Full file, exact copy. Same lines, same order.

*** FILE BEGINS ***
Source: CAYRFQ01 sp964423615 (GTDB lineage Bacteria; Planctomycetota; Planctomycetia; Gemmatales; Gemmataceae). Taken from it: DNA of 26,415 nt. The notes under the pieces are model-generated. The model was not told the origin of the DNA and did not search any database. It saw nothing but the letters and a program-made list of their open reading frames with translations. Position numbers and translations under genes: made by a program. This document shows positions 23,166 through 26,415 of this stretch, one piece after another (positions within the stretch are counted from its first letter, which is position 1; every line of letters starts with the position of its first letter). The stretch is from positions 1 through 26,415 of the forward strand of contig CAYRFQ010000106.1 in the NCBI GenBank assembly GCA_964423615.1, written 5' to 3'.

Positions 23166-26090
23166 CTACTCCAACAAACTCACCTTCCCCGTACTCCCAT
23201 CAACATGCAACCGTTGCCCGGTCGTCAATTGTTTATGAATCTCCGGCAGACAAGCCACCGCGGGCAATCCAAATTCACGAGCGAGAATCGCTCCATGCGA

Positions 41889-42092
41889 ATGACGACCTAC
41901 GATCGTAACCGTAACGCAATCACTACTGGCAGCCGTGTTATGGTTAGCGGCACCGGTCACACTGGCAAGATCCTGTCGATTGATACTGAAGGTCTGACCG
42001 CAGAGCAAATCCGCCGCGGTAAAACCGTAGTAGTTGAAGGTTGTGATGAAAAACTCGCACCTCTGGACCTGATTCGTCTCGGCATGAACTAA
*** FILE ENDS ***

Source: CAYRFQ01 sp964423615 (GTDB lineage Bacteria; Planctomycetota; Planctomycetia; Gemmatales; Gemmataceae). Taken from it: DNA of 26,415 nt. The notes under the pieces are model-generated. The model was not told the origin of the DNA and did not search any database. It saw nothing but the letters and a program-made list of their open reading frames with translations. Position numbers and translations under genes: made by a program. This document shows positions 23,166 through 26,415 of this stretch, one piece after another (positions within the stretch are counted from its first letter, which is position 1; every line of letters starts with the position of its first letter). The stretch is from positions 1 through 26,415 of the forward strand of contig CAYRFQ010000106.1 in the NCBI GenBank assembly GCA_964423615.1, written 5' to 3'.

Positions 23166-26090
23166 CTACTCCAACAAACTCACCTTCCCCGTACTCCCAT
23201 CAACATGCAACCGTTGCCCGGTCGTCAATTGTTTATGAATCTCCGGCAGACAAGCCACCGCGGGCAATCCAAATTCACGAGCGAGAATCGCTCCATGCGA

Positions 41889-42092
41889 ATGACGACCTAC
41901 GATCGTAACCGTAACGCAATCACTACTGGCAGCCGTGTTATGGTTAGCGGCACCGGTCACACTGGCAAGATCCTGTCGATTGATACTGAAGGTCTGACCG
42001 CAGAGCAAATCCGCCGCGGTAAAACCGTAGTAGTTGAAGGTTGTGATGAAAAACTCGCACCTCTGGACCTGATTCGTCTCGGCATGAACTAA